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  • Interests
    Computing, + some actually fun stuff
  • College Major/Degree
    BSc(hons.) forensic biology
  • Favorite Area of Science
    Molecular genetics


  • Wearing a hat since '06

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Dak's Achievements


Scientist (10/13)



  1. Basket ball players are information workers, as they produce TV shows. Just like other information workers (actors, authors, computer-game designers, strategic planners, etc), as their product can be sold again and again and again, even a fraction of a penny/view will add up to a ridiculous wage. So, that $200000/a represents about 0.01c/view, so it's not really that bad. Not gonna defend politicians. Are doctors reasonably unique in that the fruit of their labour isn't information, yet they still get payed that high?
  2. Well, at the start of this thread you said: If there's a shortage of doctors and staff, it makes sense to raise their wages to try to encourage more people to become doctors and health-care-staff. You can't have it both ways: you can't drop their wages and expect more people to become doctors etc. Unless you're arguing that there's not enough money to hire enough because they are too individually expensive?
  3. Just our ability to cure more: in ye olde days, cancer would've been treated pallitatively with a bromton cocktail; nowadays it involves actually curing the patient. Actually curing the patient is both better and more expensive. Iow, the more we can fix, the more money we need to fix things; and we keep figuring out how to fix more things. This is inconsistant with the OP's claim that there's a staff shortage. If that's true, then increased wages could incentivize more people to staff the NHS. Probably a drop in the ocean. Hopefully, they're being payed as a percentage of the money they save by increasing efficiency. More problematic is that pharmacology was jumped on as a panacea: work out the pharmacutical to cure a problem, then it can be mass-produced for (relatively) little, leaving you with 'only' the cost of diagnosing the condition and monitoring the treatment. However, patent laws inflate the cost of drugs (don't know too much about this, but i've heard it repeatedly suggested that the patent be shorter, allowing those $1,000/treatment drugs to drop to a price more comparable with paracetomol). Also, there's limits to what pharmacology can achieve, and not only that but pharma' keeps figuring out how to fix new things (like cancer) -- increasing the amount of things that we have to pay to fix -- whilst leaving the older things (like broken limbs) alone (i.e., still as expensive). Addressing the patent issue to drive down the cost of pharmaceuticals might help. Also, genetic engineering could offer similar benifits whilst being more flexible than pharm's -- work out how to genetically engineer something to target cancer, to cure such-and-such a disease, etc, and then the costs drop down to 'merely' factory-producing the treatment, and the cost of diagnosing and monitoring the treatment: no expensive surgery, long-term care, etc. Possibly advances in robotics could help drive down the cost of surgery, bone-setting, etc. I suspect this healthcare problem is why certain governments are being dicks and trying to nanny us into living healthyer (giving up smoking, consuming less salt, etc), in order to try to manage the pressure on the national- and private- health-systems.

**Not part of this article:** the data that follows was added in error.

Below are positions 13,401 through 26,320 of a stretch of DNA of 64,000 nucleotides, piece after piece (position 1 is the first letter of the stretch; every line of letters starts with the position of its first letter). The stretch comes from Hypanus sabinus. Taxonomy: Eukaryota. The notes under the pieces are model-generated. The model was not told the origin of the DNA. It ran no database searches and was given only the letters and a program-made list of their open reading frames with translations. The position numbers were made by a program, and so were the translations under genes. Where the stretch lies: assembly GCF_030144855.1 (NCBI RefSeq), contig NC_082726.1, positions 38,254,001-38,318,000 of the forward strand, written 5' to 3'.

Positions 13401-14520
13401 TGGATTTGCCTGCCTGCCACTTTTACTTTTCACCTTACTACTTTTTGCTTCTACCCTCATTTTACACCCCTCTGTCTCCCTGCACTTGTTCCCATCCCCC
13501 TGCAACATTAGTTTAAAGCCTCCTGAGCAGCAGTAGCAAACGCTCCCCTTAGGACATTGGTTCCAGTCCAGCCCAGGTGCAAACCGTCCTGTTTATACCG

4. Dak

    abortion insurance

    Seems pretty clear-cut to me: Swansont's saying: 'it is already the case that public funding of abortion is disallowed; plus, is it not already the case that private insurance for abortions exists?'. If so, then there's no need to speculate, as what you're proposing would already be the case. Instead, if anyone happens to know how private abortion-insurance works? Just like other medical insurance? Guess: it probably costs more if you're not on the pill to represent the increased risk of needing an abortion, and I dunno how it'd work for men? presumably, if public funding of abortions is disallowed, the poor don't currently have federal (state?) subsidized abortions. But I dunno.